The government put out wild allegations about the Davidians (see Psychological Operations and the Verbiage of War in the War Gallery) and the news services published them without skepticism. The government redefined law enforcement as war, and war as law enforcement, and the press slavishly followed every redefinition. The agencies trampled almost every principle of civil rights, and the press offered no checks or balances.

And worst of all, the press had access to volumes of information, some fragment of which is in this Museum--they could easily have determined the truth, had they cared--and they did nothing.

It is this criticism with which the Museum claims fair use of these materials: despite the presence of truth sprinkled here and there on this page and that, the reporters laughed and joked with the FBI agents. They laughed and hooted and jeered as the Davidians made pitiful attempts to gain their sympathy during those long weeks of torture. And they let those people die in horrible fashion, while fawning on the monsters who tortured and murdered them.

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Many people who distrust the mainstream media have turned to alternate news sources, some of which are Internet based.  Unfortunately, many of these alternate sources of news simply promote an alternate series of lies.  These alternate lies are of course dressed up as "exposés."  But you can easily tell the phonies from the real thing.  The information in the Waco Holocaust Electronic Museum is an acid test.

Does your news source promote Mike McNulty's video, Waco: The Rules of Engagement or wring its hands because the Davidian law suit against the government failed?  (See Waco Documentary Is A Hoax! and Waco Suits for Waco Suckers.) Does your alternate news source carry promotional pieces about rebuilding the Davidian church in Waco and mouth nice words about "healing"?  (See The Cover-up Church.)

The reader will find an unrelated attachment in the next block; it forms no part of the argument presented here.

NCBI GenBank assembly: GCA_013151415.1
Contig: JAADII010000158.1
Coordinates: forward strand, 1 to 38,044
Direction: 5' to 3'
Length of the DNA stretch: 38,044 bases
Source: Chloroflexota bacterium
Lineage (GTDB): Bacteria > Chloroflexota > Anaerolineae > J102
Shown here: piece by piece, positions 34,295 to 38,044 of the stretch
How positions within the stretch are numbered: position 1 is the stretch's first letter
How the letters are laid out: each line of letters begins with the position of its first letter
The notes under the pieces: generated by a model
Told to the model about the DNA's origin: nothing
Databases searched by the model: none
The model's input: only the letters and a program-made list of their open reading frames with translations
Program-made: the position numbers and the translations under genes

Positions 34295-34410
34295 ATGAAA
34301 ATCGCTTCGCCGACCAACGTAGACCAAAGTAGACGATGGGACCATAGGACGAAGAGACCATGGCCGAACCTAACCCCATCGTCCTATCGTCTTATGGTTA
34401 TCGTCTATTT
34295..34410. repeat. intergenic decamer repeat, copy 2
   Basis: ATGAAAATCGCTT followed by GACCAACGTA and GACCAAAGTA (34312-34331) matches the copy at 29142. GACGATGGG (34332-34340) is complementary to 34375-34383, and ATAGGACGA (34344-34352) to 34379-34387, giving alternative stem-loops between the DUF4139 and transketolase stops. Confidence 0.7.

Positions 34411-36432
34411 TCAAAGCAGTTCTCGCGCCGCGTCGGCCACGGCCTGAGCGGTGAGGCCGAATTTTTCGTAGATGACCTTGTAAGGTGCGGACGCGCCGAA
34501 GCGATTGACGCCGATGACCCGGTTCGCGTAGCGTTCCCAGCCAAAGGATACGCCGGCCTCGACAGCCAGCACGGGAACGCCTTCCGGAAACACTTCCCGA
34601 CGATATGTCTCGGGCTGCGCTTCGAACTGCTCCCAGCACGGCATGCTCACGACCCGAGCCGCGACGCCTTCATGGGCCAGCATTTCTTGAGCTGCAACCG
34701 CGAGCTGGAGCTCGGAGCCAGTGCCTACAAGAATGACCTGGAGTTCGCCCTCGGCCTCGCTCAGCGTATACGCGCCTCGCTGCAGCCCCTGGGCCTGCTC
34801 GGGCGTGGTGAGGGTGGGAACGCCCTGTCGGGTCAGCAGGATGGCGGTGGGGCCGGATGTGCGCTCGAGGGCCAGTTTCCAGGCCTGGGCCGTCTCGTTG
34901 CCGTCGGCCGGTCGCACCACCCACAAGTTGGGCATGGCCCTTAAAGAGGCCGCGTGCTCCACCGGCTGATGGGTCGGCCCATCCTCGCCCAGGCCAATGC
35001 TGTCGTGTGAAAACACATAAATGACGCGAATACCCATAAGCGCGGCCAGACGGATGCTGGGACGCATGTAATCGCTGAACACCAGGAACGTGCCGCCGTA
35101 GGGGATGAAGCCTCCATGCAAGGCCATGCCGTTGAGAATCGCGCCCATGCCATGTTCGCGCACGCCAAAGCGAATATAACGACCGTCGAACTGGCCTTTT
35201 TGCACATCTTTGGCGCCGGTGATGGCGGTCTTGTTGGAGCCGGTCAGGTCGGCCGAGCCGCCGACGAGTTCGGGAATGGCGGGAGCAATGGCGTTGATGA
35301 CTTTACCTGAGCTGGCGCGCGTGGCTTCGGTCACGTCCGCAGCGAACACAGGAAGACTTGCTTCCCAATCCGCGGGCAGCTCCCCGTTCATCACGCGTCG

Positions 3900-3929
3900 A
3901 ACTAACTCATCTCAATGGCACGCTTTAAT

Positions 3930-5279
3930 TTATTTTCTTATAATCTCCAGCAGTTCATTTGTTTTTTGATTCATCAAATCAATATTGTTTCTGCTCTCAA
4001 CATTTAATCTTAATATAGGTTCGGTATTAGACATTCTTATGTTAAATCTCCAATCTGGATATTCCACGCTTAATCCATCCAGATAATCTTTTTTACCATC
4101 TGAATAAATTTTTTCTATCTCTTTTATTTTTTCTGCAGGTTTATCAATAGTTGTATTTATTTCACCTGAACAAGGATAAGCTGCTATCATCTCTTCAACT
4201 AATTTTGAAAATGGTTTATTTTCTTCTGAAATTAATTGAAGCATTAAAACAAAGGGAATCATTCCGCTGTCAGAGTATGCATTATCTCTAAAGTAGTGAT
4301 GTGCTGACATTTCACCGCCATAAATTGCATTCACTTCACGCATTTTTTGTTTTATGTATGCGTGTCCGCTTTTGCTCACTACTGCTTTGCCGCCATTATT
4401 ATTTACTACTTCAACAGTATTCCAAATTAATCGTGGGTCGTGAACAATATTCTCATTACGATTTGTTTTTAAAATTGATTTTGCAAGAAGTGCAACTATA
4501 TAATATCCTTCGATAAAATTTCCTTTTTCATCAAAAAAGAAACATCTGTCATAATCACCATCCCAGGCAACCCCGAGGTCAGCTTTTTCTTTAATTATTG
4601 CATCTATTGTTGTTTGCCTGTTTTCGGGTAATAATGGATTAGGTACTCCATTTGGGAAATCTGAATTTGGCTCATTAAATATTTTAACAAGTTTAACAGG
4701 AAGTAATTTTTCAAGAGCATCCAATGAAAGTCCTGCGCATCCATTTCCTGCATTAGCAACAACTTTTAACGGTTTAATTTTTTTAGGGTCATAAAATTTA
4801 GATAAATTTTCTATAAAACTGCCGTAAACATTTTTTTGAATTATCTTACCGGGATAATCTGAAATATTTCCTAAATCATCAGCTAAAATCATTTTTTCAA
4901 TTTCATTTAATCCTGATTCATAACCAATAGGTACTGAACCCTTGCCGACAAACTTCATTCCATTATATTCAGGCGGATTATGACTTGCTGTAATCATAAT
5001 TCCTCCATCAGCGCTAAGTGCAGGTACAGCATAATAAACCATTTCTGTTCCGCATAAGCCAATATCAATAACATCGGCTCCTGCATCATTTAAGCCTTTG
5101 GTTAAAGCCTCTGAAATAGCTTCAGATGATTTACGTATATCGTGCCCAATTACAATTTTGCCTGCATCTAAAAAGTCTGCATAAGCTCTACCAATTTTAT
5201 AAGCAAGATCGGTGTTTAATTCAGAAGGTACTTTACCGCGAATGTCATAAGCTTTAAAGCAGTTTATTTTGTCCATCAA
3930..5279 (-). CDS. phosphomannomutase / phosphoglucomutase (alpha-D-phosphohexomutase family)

Remember, since ancient times, inquiries into questionable deaths have started with the bodies of the victims.  If your news source won't give you an honest and full account of the forensic information on Waco, or if it does not have a link to the Waco Holocaust Electronic Museum ... your alternate news has failed a fundamental acid test.   

Published by Public Action, Inc., a news and news analysis service. All commercial rights are reserved. A full statement of terms and conditions for copying and redistribution is available in the Museum Library. "Waco Holocaust Electronic Museum," "SkyWriter," and the sky writing logo are trademarks of Public Action, Inc. To receive occasional dispatches on Waco issues, write to Curator@Public-Action.com and put SUBSCRIBE in the subject line.


All original material is copyright 1996-2000 by Carol A. Valentine, on loan to Public Action, Inc.
Postal Address: Carol A. Valentine, PO Box 10933, Burke, VA 22009

This page last updated February 28, 2001.